That is the main concern of the French. Purchasing power therefore occupies a special place on the balance sheet for every five-year period. The study, which ends next month, has achieved very honorable results in this area, according to a study by the French Observatory of Economic Conditions (OFCE) published on Thursday.
Between 2017 and 2021, purchasing power per unit of consumption – i.e. based on the number of people who form a household and also their age – increased by 0.9% per year, which is about 300 euros more per year, according to the institute.
“This is a higher increase than the last two presidential terms,” noted Mathieu Plane, an economist at the OFCE. Obviously, not everything is due to the government. The international situation also played a role. But also political decisions.
A million job creation
Firstly, employment has grown tremendously since 2017. More than a million jobs were created between the end of 2017 and the end of 2021. This has contributed to increasing the purchasing power of households. After that, the fiscal and social measures also played a role, according to the OFCE. The cuts in social contributions, the abolition of the housing tax for 80% of households, the increase in the activity bonus, the revaluation of the RSA and more recently the energy check and the inflation surcharge: all these measures have led to a profit of almost 120 euros per consumption unit. The middle class has benefited most from these reforms, with purchasing power increasing by more than 7% in five years.
Admittedly, these numbers are averages and can hide stark differences between the French. But the OFCE shows that if the living standard of the 10% of the richest French has increased by 3.2% over the five-year period, that of the most modest 10% has also risen, by about 5.7% after to take into account the unemployment insurance reform which reduced part of their income.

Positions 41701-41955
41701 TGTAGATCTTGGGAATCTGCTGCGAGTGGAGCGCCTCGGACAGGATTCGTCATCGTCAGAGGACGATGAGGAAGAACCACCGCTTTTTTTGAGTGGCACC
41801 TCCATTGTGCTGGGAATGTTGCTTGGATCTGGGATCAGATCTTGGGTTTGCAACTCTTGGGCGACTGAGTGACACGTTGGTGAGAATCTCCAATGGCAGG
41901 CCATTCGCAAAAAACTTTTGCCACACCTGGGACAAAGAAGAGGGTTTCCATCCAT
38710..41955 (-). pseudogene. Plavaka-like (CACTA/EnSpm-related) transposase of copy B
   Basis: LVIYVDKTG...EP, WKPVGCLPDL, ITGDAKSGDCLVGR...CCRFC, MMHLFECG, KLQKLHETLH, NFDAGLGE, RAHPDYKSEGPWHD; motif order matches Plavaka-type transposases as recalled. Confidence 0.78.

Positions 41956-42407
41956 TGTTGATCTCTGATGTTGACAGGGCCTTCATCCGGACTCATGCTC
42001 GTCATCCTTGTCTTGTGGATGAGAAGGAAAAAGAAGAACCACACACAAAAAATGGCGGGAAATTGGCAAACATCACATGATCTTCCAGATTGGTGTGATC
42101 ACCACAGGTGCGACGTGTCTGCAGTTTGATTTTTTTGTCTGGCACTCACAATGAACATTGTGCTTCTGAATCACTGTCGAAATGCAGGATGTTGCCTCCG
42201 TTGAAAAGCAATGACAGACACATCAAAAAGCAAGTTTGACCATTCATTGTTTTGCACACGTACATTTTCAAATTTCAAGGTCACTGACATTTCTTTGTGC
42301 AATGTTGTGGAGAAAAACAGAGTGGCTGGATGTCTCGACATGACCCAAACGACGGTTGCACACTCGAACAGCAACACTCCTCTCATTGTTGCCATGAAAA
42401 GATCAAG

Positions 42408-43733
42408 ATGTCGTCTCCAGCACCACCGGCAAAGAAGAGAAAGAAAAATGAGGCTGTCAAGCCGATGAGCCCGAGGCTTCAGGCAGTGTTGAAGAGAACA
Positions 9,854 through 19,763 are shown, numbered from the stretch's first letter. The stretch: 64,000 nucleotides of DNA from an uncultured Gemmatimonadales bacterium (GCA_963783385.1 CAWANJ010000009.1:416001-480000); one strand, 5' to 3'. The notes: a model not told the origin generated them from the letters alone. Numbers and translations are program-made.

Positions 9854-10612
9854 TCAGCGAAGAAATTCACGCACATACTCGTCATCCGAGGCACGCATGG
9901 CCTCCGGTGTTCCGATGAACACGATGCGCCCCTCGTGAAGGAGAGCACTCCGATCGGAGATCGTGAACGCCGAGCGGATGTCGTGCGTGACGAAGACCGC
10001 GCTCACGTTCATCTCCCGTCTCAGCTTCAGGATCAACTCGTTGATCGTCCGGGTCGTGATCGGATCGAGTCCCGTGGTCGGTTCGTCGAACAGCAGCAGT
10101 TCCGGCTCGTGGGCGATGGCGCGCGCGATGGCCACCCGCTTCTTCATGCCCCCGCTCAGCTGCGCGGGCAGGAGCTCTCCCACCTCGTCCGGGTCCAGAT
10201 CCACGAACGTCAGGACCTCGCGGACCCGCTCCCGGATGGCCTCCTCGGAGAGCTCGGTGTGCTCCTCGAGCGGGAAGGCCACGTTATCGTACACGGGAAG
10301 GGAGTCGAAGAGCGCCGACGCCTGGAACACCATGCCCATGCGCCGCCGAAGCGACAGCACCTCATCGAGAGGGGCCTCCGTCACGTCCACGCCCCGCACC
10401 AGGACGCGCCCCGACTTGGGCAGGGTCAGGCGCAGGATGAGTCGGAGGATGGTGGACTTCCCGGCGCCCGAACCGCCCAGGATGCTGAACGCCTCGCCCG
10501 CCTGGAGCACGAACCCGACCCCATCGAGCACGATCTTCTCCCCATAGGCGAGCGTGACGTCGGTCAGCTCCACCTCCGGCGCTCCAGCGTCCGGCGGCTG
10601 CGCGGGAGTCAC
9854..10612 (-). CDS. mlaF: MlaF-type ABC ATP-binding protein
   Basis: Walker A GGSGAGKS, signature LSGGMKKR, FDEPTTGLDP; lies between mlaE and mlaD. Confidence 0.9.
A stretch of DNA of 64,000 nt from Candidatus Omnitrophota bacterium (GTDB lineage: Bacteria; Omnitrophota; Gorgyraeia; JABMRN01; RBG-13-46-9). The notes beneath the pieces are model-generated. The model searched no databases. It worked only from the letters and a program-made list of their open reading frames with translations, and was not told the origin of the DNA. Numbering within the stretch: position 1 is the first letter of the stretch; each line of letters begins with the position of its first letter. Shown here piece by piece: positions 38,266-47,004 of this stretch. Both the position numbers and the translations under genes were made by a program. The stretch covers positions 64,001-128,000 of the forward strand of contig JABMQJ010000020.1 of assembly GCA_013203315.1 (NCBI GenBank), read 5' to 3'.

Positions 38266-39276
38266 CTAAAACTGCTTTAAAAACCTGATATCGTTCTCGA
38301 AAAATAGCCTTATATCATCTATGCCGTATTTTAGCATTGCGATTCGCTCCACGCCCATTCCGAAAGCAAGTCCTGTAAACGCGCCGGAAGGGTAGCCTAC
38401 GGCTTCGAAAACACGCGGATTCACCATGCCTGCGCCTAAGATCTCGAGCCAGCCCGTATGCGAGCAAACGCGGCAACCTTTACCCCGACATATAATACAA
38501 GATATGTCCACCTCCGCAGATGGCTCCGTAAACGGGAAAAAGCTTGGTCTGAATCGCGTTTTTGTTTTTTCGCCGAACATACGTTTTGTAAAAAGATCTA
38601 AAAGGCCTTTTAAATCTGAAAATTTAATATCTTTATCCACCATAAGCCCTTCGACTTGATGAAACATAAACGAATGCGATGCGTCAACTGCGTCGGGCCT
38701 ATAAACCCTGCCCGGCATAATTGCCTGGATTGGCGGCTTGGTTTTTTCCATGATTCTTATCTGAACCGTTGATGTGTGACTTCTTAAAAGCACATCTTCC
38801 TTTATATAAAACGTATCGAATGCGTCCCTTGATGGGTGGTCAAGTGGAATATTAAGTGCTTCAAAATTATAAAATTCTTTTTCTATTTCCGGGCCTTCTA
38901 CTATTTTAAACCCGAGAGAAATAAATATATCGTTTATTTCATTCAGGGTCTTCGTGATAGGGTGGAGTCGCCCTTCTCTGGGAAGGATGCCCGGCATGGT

However, if we report these figures not in percentages but in euros, the landscape clearly looks different. The richest 10% have seen their standard of living rise by €2,600 per unit of consumption over the five-year period, while that of the poorest has increased by only €600. Thus, inequality has increased, but the standard of living of each category has improved.
Two crises to face
One of the explanations for this increase in purchasing power can be found in the difficulties Emmanuel Macron faced. His five-year term was marked by two crises: the “yellow vests” and the Covid. It was under pressure from the first, from the Saturday demonstrations in the country’s major cities and from the occupation of the roundabouts, that the government decided to step up measures to boost purchasing power. And it was after the second, the pandemic, that the “whatever it takes” was introduced to protect the wallet of the French in particular.
This trend has a different face: the purchasing power gains have been made possible by a remarkable deterioration in the state of public finances. The government deficit has “increased by 2.2 points of GDP between the second quarter of 2017 and the end of 2021,” emphasizes Mathieu Plane. And government debt rose by nearly 20 points of GDP.
With a question for the future: the war in Ukraine and the rise in commodity prices are reviving inflation, which according to INSEE should reach 4.5% in the second quarter. It is therefore not certain whether the purchasing power performance of the past five years can also be achieved with discounts on fuel prices in the next five years.